Stewart said there aren’t many whiskies like GlenDronach 18 Year Old – which was named after the distillery’s founder Allardice – available on the market.
He said: “The 18 Year Old was matured completely in Oloroso sherry cask. Not many places are using this style of barrels anymore. It takes the flavours and it dries them out even darker. We sometimes say the 18 Year Old is the dark espresso of the core range. There’s almost a pepper element to it.
“I would say this is a late-night sipper. I wouldn’t want to rush that whisky. You should savour it because even in the course of the hour you’re drinking it, it’ll change the flavour a bit and you’ll taste different flavours coming through. It’s a nice, slow, winter sipping dram.”
And the last whisky from the distillery’s core range – the 21 Year Old – is even stronger and darker.
Stewart said: “Its strength also brings out a bit more spice which evaporates off your tongue. It’s more plummy and maybe a little bit drier too.
“Even though this whisky is darker, it’s naturally coloured. The 21 Year Old is another whisky from the core range you don’t want to rush.”
GlenDronach distillery also has a fantastic range of limited edition releases.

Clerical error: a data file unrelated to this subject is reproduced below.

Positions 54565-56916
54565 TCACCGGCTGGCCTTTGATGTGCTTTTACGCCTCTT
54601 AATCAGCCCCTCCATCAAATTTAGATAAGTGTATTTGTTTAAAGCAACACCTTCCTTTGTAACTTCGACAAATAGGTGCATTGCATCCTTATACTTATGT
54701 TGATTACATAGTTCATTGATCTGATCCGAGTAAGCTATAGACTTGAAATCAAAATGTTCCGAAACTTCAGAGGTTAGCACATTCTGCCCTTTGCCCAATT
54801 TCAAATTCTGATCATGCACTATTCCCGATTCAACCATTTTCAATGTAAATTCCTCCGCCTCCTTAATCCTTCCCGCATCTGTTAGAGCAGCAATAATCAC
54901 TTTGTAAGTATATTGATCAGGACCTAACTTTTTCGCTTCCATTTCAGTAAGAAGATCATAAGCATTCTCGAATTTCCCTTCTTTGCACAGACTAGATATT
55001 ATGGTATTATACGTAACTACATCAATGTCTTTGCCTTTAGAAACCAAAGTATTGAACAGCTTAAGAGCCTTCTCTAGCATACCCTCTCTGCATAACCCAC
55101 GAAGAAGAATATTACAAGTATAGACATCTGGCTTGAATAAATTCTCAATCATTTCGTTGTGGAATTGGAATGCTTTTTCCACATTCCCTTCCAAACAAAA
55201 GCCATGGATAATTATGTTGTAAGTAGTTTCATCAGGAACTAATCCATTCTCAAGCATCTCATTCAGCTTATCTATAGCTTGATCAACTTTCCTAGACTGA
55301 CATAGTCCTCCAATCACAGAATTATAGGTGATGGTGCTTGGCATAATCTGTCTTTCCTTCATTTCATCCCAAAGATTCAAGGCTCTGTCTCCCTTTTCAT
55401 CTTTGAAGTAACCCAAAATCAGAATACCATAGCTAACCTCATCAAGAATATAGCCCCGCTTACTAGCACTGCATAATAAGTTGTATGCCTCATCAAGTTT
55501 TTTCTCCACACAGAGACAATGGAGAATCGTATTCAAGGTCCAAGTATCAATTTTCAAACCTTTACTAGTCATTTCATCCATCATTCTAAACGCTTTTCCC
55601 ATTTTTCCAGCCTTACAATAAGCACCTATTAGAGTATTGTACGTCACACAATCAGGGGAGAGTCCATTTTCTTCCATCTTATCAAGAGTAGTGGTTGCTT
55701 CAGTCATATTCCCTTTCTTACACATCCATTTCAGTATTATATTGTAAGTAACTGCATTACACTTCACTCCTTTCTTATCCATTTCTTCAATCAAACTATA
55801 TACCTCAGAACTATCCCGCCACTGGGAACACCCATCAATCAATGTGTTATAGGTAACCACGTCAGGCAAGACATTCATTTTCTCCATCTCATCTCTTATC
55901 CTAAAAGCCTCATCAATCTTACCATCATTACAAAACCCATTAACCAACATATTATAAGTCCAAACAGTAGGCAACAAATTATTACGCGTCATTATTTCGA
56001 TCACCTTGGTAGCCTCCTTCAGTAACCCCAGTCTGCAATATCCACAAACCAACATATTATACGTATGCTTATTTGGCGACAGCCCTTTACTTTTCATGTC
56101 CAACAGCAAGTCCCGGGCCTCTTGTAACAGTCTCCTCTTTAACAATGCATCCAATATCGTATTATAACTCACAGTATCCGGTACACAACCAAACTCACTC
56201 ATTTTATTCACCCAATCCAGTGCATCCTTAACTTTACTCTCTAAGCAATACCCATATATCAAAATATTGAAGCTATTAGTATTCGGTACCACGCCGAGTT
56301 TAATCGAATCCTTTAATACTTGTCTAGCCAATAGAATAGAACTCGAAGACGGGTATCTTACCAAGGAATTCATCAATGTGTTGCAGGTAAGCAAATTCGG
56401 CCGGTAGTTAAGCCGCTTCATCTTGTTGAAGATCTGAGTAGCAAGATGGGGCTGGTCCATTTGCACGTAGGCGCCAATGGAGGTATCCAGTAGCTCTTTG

Stewart said: “Our master blender always monitors the maturation process and when she finds something that’s very unique in one barrel, she’ll keep an eye on it and nurtures it. And by the end of the year there may be 20 barrels with some unique characters that we put out as single-cask ranges.”
While it would be impossible to pick just one whisky to recommend to our readers, Stewart said he personally had a sweeter tooth so he particularly enjoys drinking GlenDronach 12 to 15 year olds.
He said: “I’m positive there’s a whisky for everybody out there because the whisky industry in Scotland is booming. There are new distilleries opening up and some that have been shut for many, many years are reopening. It’s a very exciting time for the industry.”
GlenDronach whiskies can be purchaed online and in key whisky bars and drinks retailers including Aberdeen Whisky Shop and Freedom An’ Whisky Lounge at Sandman Signature Aberdeen Hotel.
If you wish to sample the whiskies before you buy them, you can attend one of the distillery’s popular tours.
Visit glendronachdistillery.com for more information